11. In Poland special SS mobile units (Einsatzgruppen) rounded up Jews and cleared psychiatric institutions, without any legal restraint. By the spring of 1941, 365,000 people, mostly Jews, had been rounded up and sent to the General Gouvernement of Poland under Hans Frank. A policy of ghettoisation began to take shape where Jews were herded into sealed-off areas in Warsaw and Lodz. Here, fed on the poorest of diets, the Jews were forced to work for the regime.

  12. Operation Barbarossa, Hitler's - attack on the Soviet Union in 1941, marked the final settling of scores with the two enemies of Germany, the Jews and the Bolsheviks. Before the offensive began, a 'General Plan East' was drawn up that fulfilled Hitler's wildest flights of fantasy. Lebensraum in Russia would secure the future of the German people, who would provide a new ruling élite. In total and anticipated 31-51 million 'racial' aliens would be moved to make way 20 January 1942. This sought to bring together all elements of the Holocaust to co-ordinate their activities and for Heydrich to assert his authority over the whole process. Throughout 1942 a series of killing facilities was constructed on the advice of Aktion T4 experts at Auschwitz (January), Sobibor (April) and Treblinka (July).

  13. Within Germany the condition of the Jewish community steadily deteriorated. By law all Jews wore yellow stars, and a curfew was imposed permitting Jews to go out on the streets only between 4 and 5 p.m. The regime tried to hide its crimes from the rest of the world. The Red Cross was shown the ‘model’ ghetto at Theresienstadt in Bohemia while the killing took place in the East. But stories of atrocities soon filtered back home from soldiers on leave, and anyone travelling by rail could see the arrests and deportations to the East by cattle truck. It is true that 1,400 Berlin Jews were saved by sympathetic Germans, but the majority of the population hardly lifted a finger. Research has shown that the state’s terror apparatus, especially the Gestapo, left the majority of Germans alone and concentrated on the regime’s racial enemies.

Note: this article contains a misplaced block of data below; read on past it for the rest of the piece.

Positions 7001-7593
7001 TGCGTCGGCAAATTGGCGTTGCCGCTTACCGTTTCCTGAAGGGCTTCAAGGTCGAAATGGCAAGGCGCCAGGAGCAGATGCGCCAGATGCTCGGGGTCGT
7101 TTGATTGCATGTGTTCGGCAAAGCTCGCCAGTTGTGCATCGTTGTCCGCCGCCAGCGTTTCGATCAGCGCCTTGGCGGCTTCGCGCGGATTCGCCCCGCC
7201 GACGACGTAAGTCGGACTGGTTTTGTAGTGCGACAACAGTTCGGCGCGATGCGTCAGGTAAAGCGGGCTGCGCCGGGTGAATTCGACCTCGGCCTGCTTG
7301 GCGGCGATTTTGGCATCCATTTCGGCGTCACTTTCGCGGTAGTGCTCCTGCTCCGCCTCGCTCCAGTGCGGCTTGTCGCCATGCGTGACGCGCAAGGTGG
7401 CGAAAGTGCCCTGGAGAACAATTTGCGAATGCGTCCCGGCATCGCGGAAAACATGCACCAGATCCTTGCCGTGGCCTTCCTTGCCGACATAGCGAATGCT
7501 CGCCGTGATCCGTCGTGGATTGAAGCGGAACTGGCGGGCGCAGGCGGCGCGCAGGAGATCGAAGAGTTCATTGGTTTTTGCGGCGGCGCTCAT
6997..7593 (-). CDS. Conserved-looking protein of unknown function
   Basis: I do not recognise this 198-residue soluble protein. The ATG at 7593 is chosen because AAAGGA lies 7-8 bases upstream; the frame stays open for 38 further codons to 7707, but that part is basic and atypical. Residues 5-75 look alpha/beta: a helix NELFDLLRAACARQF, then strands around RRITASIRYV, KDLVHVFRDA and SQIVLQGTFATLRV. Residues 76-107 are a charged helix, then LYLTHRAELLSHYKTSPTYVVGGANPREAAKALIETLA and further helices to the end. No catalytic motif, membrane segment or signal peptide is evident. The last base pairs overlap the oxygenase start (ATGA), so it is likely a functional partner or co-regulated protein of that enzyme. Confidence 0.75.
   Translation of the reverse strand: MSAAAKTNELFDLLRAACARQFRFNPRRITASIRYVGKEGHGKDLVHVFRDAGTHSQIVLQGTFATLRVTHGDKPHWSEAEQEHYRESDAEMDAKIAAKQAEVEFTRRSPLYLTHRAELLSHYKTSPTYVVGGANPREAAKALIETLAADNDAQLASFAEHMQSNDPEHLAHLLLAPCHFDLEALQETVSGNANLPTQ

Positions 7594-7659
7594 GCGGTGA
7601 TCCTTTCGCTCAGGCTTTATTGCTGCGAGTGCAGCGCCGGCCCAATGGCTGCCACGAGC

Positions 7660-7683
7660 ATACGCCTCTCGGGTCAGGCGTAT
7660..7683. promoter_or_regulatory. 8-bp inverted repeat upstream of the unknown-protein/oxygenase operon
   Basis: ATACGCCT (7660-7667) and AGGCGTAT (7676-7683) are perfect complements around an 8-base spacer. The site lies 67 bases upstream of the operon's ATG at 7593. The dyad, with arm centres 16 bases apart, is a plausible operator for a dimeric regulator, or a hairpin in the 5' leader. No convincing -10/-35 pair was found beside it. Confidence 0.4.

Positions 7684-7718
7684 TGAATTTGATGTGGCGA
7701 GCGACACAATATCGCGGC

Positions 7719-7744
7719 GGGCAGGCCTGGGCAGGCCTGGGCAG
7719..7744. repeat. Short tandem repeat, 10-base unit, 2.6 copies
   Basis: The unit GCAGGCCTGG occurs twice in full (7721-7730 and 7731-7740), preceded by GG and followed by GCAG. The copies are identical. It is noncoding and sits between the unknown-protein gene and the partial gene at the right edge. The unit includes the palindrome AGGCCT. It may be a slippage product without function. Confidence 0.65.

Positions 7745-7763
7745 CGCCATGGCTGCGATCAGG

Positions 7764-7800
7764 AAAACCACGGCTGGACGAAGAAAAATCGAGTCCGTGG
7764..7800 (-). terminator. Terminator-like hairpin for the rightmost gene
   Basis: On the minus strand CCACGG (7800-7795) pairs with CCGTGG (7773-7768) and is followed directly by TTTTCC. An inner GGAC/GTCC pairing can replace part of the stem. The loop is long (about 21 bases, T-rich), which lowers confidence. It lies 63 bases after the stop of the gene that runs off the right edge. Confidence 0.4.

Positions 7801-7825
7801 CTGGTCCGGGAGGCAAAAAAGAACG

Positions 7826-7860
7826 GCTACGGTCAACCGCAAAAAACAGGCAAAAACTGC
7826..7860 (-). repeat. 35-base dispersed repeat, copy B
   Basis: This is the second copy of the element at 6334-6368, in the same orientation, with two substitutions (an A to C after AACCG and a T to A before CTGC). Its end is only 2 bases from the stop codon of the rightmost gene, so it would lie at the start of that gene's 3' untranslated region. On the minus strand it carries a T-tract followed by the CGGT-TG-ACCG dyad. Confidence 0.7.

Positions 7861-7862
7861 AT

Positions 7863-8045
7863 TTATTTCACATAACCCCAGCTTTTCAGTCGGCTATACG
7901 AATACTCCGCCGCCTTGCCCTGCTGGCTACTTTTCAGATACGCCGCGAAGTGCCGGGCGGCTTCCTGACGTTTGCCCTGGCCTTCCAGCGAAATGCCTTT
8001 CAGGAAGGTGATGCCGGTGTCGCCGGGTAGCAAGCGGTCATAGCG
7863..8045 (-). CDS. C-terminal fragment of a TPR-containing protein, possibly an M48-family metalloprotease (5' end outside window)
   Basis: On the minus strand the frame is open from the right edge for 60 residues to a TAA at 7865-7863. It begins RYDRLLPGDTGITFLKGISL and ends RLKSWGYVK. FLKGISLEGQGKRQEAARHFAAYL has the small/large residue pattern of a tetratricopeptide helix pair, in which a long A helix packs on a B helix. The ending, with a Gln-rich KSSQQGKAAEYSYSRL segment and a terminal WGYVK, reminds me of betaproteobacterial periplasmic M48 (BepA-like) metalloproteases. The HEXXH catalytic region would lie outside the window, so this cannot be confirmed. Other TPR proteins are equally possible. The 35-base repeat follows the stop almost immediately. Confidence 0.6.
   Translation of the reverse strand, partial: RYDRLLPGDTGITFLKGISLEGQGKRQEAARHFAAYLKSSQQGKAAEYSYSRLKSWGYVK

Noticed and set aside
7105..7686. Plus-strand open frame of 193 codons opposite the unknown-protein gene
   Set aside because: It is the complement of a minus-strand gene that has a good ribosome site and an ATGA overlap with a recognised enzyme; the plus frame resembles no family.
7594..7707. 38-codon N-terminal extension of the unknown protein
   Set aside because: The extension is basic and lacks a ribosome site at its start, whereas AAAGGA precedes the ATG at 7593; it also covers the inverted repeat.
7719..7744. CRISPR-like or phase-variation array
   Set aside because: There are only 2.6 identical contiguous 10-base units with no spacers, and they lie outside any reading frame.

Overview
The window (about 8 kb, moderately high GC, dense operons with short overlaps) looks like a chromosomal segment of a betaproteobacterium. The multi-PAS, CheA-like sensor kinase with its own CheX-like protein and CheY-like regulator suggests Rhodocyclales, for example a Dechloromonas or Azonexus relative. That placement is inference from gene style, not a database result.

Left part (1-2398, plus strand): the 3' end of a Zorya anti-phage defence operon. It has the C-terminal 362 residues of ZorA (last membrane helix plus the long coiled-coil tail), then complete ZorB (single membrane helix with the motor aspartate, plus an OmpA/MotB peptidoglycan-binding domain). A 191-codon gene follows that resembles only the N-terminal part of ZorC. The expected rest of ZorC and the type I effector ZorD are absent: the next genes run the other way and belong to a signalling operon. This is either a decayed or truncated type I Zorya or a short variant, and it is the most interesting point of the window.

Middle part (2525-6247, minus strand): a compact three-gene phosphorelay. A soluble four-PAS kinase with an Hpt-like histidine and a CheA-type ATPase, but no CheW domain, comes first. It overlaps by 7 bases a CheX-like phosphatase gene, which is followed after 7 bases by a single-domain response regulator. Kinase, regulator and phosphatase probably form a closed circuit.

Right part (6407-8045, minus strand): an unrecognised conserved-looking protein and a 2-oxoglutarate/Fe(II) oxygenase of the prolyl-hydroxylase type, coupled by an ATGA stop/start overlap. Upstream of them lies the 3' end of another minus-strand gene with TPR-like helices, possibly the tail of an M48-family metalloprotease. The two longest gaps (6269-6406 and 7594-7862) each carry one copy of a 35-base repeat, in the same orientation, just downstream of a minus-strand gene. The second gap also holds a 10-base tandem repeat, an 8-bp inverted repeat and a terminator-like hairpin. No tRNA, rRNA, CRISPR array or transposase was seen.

14. Conclusion

  15. The Holocaust is hard to explain. The Nazis did not work to any blueprint, and a direct link between Mein Kampf and subsequent events in unclear. During the 1930s Hitler’s main concern was to establish himself in power, and his anti-Semitism reemerged later. It is also important to distinguish between a hard core of National Socialists, for whom war against the Jews was essential, and the remaining population, who tended to demonstrate indifference. This helps explain some of the early measures introduced by the regime and challenges Goldhagen’s argument that Germans were inherently anti-Semitic.

  16. No single ‘Hitler decree’ to begin the final solution has been found, nor is this likely. The eugenic intent of the government, the gradual stripping of civil rights from the Jews in the 1930s and the race war that began in 1941 all led to the murderous logic of the death camps. (Modern History Review, Volume 12, Number 2, November 2000)

  1. Определите, являются ли следующие высказывания истинными или ложными. (True/False)

  1. 1. Hitler was popular with the German people. 2. The first mass victims were physically and mentally handicapped. 3. Euthanasia and eugenics were put into practice in Germany in the 1920s. 4. There are many decrees that directly link Hitler to the Holocaust. 5. By law all Jews wore yellow stars. 6. 1,400 Berlin Jews were saved by sympathetic Austrians.

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  1. Письменно ответьте на следующие вопросы:

  1. 1. What is the essence of “mercy killing”? How was it carried out in Germany? 2. What was the essence of a “General Plan East”? 3. What were the outcomes of the Wannsee Conference? 4. What was the condition of the Jewish community within Germany?